Updated: Mar 15, 2021
by Doug Swinton
The most common problem in landscape painting has to do with the sky. For example, when a painting seems dark, dreary or drab, the problem is usually in the sky. In the hundreds of critiques I have done over the years, one common factor repeats itself - The value of the sky is too dark, generally causing the rest of your the values to drop down, causing an overall sombre feeling to the work...
This article is about a few important things to keep in mind in order to get better results.
1. Value Before Colour
In most painting compositions the sky should be the lightest value. In the hundreds of critiques I have done over the years, one common factor repeats itself - The value of the sky is too dark, generally causing the rest of your the values to drop down, causing an overall sombre feeling to the work. This is even more of a common occurrence in outdoor painting. Tune your values to the sky and you will get a better read on the painting. Be careful especially on overcast days, when the sky may seem dark and dreary . There is a lot more light radiating than you think.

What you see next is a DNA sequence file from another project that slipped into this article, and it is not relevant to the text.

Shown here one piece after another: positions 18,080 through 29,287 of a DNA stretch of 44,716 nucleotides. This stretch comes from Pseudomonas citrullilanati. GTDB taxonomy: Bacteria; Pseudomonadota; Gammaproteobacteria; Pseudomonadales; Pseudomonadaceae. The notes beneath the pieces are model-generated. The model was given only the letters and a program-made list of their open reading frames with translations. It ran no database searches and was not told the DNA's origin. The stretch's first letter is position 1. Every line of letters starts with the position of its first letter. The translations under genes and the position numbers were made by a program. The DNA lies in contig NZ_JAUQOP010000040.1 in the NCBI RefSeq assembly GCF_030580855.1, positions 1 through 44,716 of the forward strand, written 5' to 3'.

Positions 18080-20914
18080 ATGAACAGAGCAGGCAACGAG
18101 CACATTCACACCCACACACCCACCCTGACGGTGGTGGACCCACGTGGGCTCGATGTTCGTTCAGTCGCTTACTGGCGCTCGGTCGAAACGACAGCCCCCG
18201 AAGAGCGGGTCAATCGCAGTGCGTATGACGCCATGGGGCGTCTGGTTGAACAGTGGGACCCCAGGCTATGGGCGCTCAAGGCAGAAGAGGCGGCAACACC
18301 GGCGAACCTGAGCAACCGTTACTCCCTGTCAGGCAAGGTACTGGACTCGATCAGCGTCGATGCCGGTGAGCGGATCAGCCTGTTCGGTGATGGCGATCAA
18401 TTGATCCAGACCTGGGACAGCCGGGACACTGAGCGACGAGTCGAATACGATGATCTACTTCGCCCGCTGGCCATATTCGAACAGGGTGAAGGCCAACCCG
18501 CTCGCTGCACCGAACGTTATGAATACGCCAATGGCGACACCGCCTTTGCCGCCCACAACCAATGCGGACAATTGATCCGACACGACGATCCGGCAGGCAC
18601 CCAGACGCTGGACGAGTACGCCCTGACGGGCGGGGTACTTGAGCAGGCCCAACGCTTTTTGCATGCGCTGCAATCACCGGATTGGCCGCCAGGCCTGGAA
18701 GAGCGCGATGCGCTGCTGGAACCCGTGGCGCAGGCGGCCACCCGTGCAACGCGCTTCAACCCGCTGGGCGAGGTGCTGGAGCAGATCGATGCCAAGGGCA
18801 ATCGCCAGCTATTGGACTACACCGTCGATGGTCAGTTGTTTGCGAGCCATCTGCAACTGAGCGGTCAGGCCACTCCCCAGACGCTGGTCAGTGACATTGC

When I am painting on a white canvas, I will usually leave the canvas bare in the sky area until well into the painting process. I like to key the flat land or “ground planes” based on the value of this blank white canvas or sky area. This area is already close to the right value and I work with it as long as I can.
Conversely, if I have a toned canvas I will put some kind of light value into the sky fairly early on so that I can key the flat ground plane to this sky value in order to get the correct land value.
2. Top to Bottom
Gradation in value and temperature from top to bottom makes your sky read more accurately.